refrigerator cabinet pantry 10

The photo above shows the finished shelves and you can see that I added three casters to the bottom. Those were fixed casters, not the swivel kind so that the shelf would slide straight in and out. I also added aluminum strips (3/4 inch wide) to hold items on the shelves. The aluminum strips were purchased at the home improvement center too and I used a handsaw to cut them to the appropriate size.

refrigerator cabinet pantry 11

Next I used wood screws to attach the trim piece to the front of the shelf. (The screws were put it from the back so that they don’t show.) I attached a cabinet slide to the top and the bottom to keep the shelf in place as it slides in and out.

refrigerator cabinet pantry 11 A

refrigerator cabinet pantry 12

The photo above shows the unfinished part of the cabinet where I pulled the trim piece off. The photo below shows where I painted that little piece to blend in with the cabinet. It only shows when the shelf is pulled out.

refrigerator cabinet pantry 13

We have the same hardware in the laundry room and the kitchen so I used the pulls from the laundry room cabinet so that the pulls would all match and attached them to the fronts.

refrigerator cabinet pantry 14

refrigerator cabinet pantry 15

refrigerator cabinet pantry 1-16

I am thoroughly enjoying summer and am looking forward to the Haven conference this week!

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I’ll be linking to the Scoop at Worthing Court, to Inspire Me Tuesday at A Stroll Thru Life, and to Wow Us Wednesday at Savvy Southern Style. Click the links for lots of inspiration!

Monday, June 30, 2014

Blanket Chest Built From Piano Parts

I am continuing my quest to repurpose many of the parts and wood from my Grandma’s old upright piano. My latest project was a blanket chest. It turned out very well.

blanket chest from piano parts Almost all of the wood came from this old piano that my son helped me disassemble.  If you look closely at the top part of the piano you will recognize the wood for the front of the chest.

Grandma's piano

I also used the bottom part just above the pedals and the very top of the piano. All three of these large parts come off very easily without breaking down the actual piano.

top and bottom openings of piano

For the sides of the chest, I actually used one of the sides of the piano and cut the length needed for two sides of the blanket chest.

assembled box 1

Because the two big parts were so large and they were not the same size, I did cut them down a little before using wood screws to assemble a simple box. I pre-drilled holes for the screws so that I could use “buttons” to cover the screws. I used a scrap piece of plywood for the bottom.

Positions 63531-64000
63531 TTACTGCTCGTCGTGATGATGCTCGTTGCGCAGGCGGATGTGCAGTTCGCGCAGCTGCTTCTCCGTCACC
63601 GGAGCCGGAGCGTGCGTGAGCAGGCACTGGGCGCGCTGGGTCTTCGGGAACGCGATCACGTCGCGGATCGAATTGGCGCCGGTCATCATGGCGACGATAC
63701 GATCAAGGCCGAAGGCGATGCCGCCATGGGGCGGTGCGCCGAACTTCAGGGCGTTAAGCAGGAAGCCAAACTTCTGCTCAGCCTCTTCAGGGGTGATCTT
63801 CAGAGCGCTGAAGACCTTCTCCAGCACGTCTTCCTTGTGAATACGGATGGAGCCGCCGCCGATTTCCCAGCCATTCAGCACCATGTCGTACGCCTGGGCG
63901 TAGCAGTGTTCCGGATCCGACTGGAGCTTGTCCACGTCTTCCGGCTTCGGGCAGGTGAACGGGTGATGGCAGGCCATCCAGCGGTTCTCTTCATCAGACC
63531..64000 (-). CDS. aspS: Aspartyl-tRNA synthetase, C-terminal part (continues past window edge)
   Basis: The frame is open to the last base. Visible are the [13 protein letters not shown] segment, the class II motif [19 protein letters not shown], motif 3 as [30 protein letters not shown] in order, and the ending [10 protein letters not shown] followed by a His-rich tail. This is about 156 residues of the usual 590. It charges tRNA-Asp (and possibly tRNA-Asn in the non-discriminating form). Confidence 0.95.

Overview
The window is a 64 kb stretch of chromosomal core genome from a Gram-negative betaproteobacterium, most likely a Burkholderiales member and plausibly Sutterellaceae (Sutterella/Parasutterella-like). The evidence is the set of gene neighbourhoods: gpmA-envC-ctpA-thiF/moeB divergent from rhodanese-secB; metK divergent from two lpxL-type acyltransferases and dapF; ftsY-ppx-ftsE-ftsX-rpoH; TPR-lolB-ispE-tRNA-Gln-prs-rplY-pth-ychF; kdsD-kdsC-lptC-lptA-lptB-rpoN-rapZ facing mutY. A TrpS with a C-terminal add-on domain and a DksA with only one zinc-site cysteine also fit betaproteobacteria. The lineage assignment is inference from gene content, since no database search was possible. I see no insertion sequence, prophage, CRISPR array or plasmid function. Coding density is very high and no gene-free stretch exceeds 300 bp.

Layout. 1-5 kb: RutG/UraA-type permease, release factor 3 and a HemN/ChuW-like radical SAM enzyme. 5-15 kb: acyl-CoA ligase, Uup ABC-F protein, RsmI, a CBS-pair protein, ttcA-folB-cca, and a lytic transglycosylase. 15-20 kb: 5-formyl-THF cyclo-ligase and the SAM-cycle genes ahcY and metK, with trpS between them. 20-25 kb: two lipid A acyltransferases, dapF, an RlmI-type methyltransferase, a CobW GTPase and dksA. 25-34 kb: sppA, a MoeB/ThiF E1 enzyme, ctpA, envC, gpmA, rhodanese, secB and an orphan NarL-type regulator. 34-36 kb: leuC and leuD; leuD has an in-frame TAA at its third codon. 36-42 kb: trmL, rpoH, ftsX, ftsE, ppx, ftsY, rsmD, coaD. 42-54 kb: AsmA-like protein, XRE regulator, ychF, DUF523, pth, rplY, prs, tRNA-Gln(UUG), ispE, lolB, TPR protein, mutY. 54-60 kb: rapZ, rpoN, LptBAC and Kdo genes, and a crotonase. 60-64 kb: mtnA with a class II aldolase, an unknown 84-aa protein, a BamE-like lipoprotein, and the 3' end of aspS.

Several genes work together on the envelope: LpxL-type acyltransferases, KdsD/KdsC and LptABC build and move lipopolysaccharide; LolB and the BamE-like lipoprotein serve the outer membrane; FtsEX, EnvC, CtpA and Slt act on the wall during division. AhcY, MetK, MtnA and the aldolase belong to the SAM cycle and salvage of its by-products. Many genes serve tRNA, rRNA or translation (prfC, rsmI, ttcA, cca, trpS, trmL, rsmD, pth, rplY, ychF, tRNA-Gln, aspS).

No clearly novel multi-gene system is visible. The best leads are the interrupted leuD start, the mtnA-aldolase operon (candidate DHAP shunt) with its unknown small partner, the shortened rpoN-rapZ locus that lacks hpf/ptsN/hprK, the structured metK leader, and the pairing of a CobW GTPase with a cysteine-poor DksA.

assembled box 2

The photo above is another view of the assembled box.

adding bun feet

I added bun feet that I picked up at a thrift store for 50 cents each.

before adding trim

I also purchased a piece of decorative trim to use on the ends.

trim added to each end

Slowly taking shape. You can see in the photo below that I added the top using the original screw holes and added the buttons to cover all of the screws.

box with top attached

I did not like the dark crackled finish so I used citrus stripper to take the finish off. Next I added a very light coat of stain to provide a uniform color and added a thin coat of satin polyurethane. The actual building of the chest was very quick and easy. The refinishing was quite an ordeal waiting for the stripper to work and waiting for various coats of material to dry. I think it was worth all of the effort.

blanket chest from piano parts

blanket chest close up side 1

The photo below shows the other side which used the bottom part of the piano.

blanket chest side 2

blanket chest end

I left the original label on the inside of the top.

original label

I did not take a picture of the inside but I did line it with felt since some of the wood was  a little rough.

You may enjoy seeing the other projects I have completed using other parts of the piano. Click on the picture to see the complete post.

table from piano parts 

                  Entry  Table

piano headboard 1


upholstered headboard 1

                              Upholstered Headboard

towel bar 2

                Towel Bar

I am having a fun and productive summer!

Looking forward to the 4th of July and then the Haven conference!

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I am linking to Inspire Me Tuesday at A Stroll Thru Life, to The Scoop at Worthing Court and to Wow us Wednesday at Savvy Southern Style.

Saturday, June 28, 2014

Handmade Pewter Church Plates–Another Found Treasure

I’m taking a break from the travel posts to catch up on some other posts as I have recently completed several projects on my long term to-do list. One item I checked off my list was polishing and hanging the antique pewter plates that I found at an antique sale. According to the seller, they are hand hammered church plates that came from an old church in Charleston, South Carolina. They were a great price (I think $15 for all 4!!). I purchased them more than a year ago but temporarily misplaced them. Actually they were in the cabinet on top of a stack of white porcelain plates with silver edges so I thought they were more of the porcelain plates. I have searched high and low for them and finally ran across them by accident! I guess that means I have too much stuff!

handmade pewter plates close up

The photo above is a close up so that you can see the hammer marks.  I hung them on the wall between the sets of patio doors.

wall without accent plates -1

Now, the same photo with the plates.

wall with accent pewter plates

They reflect a lot of light.

handmade pewter plates

I used Disc Plate Hangers purchased here to hang them and I am very pleased with the outcome!

I will be linking to Thrifty Treasures at Southern Hospitality and to Inspire Me Tuesday at A Stroll thru Life and to The Scoop at Worthing Court.